Stand Up. Speak Up.

17 May

In the video posted earlier, Samuel Eto’o comments:

“I think that football is a mirror of society. If we experience this in football, it means our society is rotten. That means that we’re in a dangerous situation. And that’s what we need to be fighting against. I am treated first and foremost as a footballer, as Samuel Eto’o. But away from the cameras a black man is suffering from racism and nobody cares. That’s the problem.”

Eto’o goes on to say that the media has a crucial role to play in combating the ignorance that breeds racism in society. The Stand Up Speak Up campaign by Nike is an example of just that. It is also an example of what a player subjected to racial intolerance is capable of. Thierry Henry’s incident with Aragonés led to the creation of the campaign in 2005. Henry refused to just sit back and wait for the governing bodies to sort out a punishment for Aragonés and decided to focus on the prevention and education side of things. He brought together a number of famous black footballers who play in European leagues and teamed up with Nike to form the Stand Up Speak Up campaign. The campaign seeks to address the conditions which led Eto’o to state that “our society is rotten” and ran the commercial below.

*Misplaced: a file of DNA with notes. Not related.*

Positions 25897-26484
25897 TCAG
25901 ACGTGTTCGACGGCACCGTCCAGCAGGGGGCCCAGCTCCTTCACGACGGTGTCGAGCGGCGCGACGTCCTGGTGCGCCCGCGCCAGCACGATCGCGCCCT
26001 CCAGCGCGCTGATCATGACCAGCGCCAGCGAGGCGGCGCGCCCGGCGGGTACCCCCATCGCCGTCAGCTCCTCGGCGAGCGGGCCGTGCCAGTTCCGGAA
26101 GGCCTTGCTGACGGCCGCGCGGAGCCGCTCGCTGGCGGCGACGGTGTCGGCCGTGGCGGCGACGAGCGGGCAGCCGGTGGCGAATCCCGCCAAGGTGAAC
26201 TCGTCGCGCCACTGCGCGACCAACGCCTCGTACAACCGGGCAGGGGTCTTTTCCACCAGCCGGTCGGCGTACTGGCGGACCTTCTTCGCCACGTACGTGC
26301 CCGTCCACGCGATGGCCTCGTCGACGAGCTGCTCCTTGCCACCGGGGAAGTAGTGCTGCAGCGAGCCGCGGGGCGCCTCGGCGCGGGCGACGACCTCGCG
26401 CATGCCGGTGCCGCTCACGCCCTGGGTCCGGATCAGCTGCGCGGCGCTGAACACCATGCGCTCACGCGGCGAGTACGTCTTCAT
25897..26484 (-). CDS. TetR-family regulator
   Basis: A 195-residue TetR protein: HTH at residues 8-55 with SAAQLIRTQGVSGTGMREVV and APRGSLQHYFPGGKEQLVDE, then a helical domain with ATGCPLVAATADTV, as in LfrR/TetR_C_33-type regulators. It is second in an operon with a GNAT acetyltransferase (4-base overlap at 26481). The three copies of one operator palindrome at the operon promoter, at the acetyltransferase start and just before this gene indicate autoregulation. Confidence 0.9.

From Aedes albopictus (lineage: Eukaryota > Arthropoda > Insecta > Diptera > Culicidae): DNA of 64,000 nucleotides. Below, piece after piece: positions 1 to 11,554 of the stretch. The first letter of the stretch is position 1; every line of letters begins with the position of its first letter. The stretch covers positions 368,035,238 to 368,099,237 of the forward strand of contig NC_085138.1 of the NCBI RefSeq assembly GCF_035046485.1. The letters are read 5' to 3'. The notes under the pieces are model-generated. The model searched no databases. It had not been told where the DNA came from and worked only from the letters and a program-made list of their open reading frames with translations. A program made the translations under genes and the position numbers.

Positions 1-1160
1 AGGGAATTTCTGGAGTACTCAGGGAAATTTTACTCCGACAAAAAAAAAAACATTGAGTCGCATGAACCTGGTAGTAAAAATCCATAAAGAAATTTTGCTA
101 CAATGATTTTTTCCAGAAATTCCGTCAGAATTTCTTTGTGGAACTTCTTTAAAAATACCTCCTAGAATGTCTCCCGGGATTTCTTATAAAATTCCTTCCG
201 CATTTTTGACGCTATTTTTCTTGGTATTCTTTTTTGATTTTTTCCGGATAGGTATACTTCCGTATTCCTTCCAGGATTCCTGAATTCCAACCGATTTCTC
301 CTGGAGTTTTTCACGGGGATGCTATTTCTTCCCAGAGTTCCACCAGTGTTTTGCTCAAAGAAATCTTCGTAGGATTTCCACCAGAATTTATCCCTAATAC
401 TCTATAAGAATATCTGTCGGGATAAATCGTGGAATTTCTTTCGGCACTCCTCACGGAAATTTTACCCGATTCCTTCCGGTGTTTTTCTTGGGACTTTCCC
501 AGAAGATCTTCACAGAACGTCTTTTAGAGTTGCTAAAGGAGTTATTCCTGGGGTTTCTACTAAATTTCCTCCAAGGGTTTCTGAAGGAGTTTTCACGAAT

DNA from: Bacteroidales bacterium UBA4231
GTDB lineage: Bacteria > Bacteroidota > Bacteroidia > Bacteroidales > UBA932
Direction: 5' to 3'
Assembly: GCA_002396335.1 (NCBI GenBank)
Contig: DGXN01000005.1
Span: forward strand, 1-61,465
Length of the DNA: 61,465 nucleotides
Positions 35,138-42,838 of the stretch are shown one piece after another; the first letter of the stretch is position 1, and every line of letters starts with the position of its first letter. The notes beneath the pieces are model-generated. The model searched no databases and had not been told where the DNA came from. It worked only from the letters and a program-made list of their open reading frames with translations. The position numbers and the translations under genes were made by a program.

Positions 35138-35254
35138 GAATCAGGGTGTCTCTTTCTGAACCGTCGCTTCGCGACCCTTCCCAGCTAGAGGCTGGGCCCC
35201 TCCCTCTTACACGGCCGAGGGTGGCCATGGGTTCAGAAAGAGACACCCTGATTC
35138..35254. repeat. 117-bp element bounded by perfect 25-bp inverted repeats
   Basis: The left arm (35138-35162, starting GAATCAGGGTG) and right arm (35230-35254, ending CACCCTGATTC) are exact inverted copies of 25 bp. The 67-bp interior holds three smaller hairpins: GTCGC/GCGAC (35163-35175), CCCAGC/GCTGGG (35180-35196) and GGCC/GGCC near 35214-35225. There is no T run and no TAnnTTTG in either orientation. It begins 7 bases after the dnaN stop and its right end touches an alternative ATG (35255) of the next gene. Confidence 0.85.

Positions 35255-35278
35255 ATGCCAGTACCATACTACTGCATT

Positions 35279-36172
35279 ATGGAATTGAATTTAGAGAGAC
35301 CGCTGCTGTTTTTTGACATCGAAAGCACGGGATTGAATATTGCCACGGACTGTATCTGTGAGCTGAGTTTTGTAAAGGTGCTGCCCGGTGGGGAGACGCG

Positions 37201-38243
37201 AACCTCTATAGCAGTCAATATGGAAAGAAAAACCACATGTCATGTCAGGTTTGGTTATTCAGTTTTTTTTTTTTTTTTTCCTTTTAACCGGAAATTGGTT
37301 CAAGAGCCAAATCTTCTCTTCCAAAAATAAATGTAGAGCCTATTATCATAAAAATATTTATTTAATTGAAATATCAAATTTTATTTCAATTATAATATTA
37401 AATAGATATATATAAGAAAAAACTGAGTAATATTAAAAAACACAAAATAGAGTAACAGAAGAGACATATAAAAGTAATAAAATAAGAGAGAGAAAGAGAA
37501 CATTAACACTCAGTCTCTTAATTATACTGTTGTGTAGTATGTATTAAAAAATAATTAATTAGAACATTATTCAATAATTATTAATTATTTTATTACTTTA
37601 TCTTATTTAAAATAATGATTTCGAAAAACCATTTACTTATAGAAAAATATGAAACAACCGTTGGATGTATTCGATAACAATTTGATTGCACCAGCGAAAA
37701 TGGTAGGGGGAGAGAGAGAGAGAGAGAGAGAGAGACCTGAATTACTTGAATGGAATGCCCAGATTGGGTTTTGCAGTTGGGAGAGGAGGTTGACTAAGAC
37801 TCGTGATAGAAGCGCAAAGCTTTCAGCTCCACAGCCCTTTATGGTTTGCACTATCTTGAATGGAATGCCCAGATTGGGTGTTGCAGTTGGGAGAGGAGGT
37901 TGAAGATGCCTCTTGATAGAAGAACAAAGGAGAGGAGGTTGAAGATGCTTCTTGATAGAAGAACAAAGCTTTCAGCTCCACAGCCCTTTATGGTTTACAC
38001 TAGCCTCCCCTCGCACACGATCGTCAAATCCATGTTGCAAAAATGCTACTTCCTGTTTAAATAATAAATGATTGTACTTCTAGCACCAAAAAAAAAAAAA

The campaign message is that the fans screaming racist chants are in the minority and that the majority of fans must take action and “drown out the racists”. I believe this is a well thought out message because it addresses the fact that those fans in the majority are enablers when they sit back and allow their fellow fans to spew racist slurs. It places personal responsibility on every fan to take action in the fight against racism and equates silence with support for intolerance.

The symbol of the campaign was the black & white interlocking wristband. The bands were available during the beginning of 2005 for a donation of at least 2 Euros through Nike’s European outlets and other sports retailers. All of the bands quickly sold out and raised 6 million Euros for the campaign.  The money raised went to support European anti-racism projects and initiatives, administered by the King Baudouin Foundation.

The campaign ended in 2009 and to mark the end of the project, a conference was held in June at Manchester United’s Old Trafford stadium for representatives of the funded projects from across Europe. This enabled an inspiring exchange of ideas and experiences to take place and delegates went away determined to continue their efforts to use the unifying potential of sport to overcome racism and discrimination.

It is difficult to say whether or not the campaign has been effective but it is certainly a step in the right direction. There should be a much greater emphasis placed on prevention and education to attempt to get at the core issues of racism in each country. Football mirrors society and what manifests itself on the field or in the stands is merely the tip of the iceberg in terms of racial tensions in those places.



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